Although already comprising over a third of the American workforce, millennials (people aged 18-35) are still a hotly discussed topic in organizational behavioural trends and research. They continue to be this because, according to the U.S. Bureau of Labor and Statistics, this generation will become 75% of the American workforce by 2030.
Employers big and small are racing to figure out how to best prepare themselves to succeed in this future.
With this in mind, Alice Laing, VP of Product, Sales and Operations at Lenda, founder of The Career Beaver and instructor on millennial career development at the University of Victoria offers three ways millennials can be top performing employees…
While preparing for this article, I noticed there is still a lot of hesitant enthusiasm towards hiring millennials. Millennials are still often accused of being difficult hires.
The standard response to these accusations is presenting specific characteristics of millennials that make us great employees (i.e. tech savviness, mission driven, global citizen etc.).
There is, however, a lack of discussion about what millennials can do to change the preconceptions of being ‘difficult to manage’.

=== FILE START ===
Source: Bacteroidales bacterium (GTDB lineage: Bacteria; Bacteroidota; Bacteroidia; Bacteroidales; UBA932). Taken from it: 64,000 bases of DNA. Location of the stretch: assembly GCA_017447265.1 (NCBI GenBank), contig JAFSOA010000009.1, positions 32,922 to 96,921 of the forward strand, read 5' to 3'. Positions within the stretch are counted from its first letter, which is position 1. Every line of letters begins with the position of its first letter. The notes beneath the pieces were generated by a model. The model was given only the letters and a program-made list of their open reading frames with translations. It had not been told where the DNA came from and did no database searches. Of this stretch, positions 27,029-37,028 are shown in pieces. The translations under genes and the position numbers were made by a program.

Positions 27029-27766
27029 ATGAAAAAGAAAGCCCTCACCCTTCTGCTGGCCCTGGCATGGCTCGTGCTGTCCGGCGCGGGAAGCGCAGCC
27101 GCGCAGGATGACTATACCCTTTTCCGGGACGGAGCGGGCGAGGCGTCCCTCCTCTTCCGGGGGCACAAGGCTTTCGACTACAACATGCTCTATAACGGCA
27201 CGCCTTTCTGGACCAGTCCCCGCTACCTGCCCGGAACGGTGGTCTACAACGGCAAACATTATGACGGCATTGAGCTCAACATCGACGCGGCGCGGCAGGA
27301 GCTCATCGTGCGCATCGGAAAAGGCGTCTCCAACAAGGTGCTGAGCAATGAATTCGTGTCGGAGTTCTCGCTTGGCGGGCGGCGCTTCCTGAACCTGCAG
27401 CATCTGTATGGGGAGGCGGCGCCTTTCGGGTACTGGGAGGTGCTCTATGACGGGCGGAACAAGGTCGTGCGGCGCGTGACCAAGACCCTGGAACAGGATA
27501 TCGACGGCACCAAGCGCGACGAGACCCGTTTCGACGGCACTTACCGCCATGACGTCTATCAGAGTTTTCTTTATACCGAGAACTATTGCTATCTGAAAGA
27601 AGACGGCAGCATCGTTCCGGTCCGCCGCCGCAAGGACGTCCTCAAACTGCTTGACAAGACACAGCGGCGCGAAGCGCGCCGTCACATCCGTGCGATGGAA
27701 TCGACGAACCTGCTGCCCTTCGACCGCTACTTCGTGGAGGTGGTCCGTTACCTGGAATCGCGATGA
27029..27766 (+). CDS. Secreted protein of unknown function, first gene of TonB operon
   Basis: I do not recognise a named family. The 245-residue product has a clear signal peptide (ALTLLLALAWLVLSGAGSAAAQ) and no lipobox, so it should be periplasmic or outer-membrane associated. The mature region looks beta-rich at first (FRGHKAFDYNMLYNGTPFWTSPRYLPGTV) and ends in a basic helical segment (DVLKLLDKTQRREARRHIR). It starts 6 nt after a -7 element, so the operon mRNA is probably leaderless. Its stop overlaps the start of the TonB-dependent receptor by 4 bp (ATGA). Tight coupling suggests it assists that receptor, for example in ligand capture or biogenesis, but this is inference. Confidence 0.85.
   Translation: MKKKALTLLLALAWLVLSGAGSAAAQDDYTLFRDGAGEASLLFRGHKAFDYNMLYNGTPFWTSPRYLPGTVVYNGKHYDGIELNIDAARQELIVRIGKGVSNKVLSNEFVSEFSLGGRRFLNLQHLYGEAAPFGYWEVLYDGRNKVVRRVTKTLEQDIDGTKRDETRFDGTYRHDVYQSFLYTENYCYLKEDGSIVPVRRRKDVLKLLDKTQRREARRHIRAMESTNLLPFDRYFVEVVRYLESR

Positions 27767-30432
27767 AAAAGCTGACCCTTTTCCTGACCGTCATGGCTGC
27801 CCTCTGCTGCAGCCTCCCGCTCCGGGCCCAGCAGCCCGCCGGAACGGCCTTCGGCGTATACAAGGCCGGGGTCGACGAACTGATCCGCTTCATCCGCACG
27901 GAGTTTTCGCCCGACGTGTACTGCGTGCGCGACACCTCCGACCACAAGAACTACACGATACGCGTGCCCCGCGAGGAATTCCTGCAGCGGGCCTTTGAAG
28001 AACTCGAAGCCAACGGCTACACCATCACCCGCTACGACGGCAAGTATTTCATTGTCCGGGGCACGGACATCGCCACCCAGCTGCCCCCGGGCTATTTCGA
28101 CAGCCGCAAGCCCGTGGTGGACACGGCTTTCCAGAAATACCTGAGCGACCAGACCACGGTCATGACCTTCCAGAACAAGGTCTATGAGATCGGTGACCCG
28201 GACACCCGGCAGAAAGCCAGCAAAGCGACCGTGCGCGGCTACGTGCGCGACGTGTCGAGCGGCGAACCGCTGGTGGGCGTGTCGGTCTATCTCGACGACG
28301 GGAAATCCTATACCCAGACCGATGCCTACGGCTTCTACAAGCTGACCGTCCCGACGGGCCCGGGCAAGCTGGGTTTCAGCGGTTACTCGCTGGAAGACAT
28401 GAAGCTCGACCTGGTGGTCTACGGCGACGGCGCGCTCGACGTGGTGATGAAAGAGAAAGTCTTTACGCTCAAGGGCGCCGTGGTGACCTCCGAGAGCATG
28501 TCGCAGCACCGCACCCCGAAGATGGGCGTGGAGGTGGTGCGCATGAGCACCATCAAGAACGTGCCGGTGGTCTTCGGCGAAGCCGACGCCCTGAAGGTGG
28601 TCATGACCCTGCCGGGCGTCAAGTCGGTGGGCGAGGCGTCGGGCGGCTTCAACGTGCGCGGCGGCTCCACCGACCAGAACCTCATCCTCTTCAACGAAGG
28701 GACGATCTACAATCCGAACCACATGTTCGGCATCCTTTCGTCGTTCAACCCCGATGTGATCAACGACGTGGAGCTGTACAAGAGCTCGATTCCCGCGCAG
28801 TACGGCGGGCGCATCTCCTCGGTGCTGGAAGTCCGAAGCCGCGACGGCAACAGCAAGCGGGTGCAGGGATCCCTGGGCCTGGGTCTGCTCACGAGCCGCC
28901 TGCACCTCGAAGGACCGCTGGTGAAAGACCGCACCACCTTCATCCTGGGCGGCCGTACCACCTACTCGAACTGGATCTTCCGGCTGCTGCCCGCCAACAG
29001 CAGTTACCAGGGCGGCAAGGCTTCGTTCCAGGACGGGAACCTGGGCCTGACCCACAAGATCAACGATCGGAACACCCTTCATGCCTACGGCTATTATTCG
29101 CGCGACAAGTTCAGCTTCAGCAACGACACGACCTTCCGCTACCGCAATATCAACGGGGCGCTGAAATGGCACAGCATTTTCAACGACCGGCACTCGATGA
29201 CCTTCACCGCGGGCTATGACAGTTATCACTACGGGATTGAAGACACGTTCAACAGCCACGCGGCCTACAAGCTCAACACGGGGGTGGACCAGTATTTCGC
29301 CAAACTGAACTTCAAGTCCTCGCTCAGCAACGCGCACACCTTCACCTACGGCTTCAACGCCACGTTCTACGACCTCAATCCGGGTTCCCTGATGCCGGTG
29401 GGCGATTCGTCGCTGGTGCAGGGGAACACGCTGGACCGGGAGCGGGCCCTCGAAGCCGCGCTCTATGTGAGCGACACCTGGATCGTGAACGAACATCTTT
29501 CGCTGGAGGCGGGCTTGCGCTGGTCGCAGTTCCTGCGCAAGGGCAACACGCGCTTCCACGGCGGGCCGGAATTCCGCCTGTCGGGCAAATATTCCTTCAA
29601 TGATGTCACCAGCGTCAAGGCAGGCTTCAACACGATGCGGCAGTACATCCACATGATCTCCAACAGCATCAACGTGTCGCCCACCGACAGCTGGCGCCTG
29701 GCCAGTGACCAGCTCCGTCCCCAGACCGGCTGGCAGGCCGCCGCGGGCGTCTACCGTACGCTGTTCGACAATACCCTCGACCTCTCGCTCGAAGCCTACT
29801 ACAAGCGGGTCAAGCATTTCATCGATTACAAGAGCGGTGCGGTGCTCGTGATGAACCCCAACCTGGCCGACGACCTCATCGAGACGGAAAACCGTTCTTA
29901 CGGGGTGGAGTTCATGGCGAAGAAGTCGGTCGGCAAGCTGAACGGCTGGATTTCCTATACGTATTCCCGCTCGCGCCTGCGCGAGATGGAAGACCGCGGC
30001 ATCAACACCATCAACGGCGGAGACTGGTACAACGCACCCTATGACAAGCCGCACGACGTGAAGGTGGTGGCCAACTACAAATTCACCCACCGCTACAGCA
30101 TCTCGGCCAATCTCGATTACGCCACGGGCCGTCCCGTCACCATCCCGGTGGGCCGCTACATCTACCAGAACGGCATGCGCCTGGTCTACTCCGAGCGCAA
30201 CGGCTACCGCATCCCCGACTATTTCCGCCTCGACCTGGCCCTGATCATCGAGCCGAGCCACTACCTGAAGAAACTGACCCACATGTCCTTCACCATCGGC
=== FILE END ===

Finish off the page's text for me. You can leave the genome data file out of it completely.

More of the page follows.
Indeed, as a millennial who has been a graduate employee and has since become an employer and manager who has hired and managed many millennials, I can see challenges faced by both sides.
I believe one of the biggest obstacles of being new to the workforce is just not knowing how to be a top performer. Here are three ways ways millennials can be more effective team members…
Employers, when hiring you, expect that you’ll learn and grow on the job. However, most of the learning that you do is actually expected to be self taught.
When starting a new role, set yourself up for success by expecting very minimal guidance and training from the employer, if at all.
Also expect that the higher you rise, the less formal training you will receive when you have onboarded.
The best way to self learn on the job is to pick senior colleagues who have the knowledge to assist you when you get stuck.
To identify these colleagues, ask your boss who in the company is the ‘expert’ about these areas where you need assistance.
Approach these people and build relationships with them, for example, by inviting them to grab lunch or coffee together.
Let them know what projects you are working on and ask if you could ask them for insights when needed. You will find that most people will be open to assisting you because your deliverables will likely impact their work too.
If you cannot find colleagues who can provide you guidance (and this will happen more often as you become more senior) then get good at learning from the internet!
It’s very difficult today to find something that you cannot teach yourself using the internet. This is the primary reason why employers expect you to be able to learn things on your own. Resources such as Quora and Youtube are great for self learning on just about any subject.
Ask questions, but at the right time
Millennials are known for wanting to understand the ‘bigger picture’, business goals and wanting to participate in high level business strategy discussions.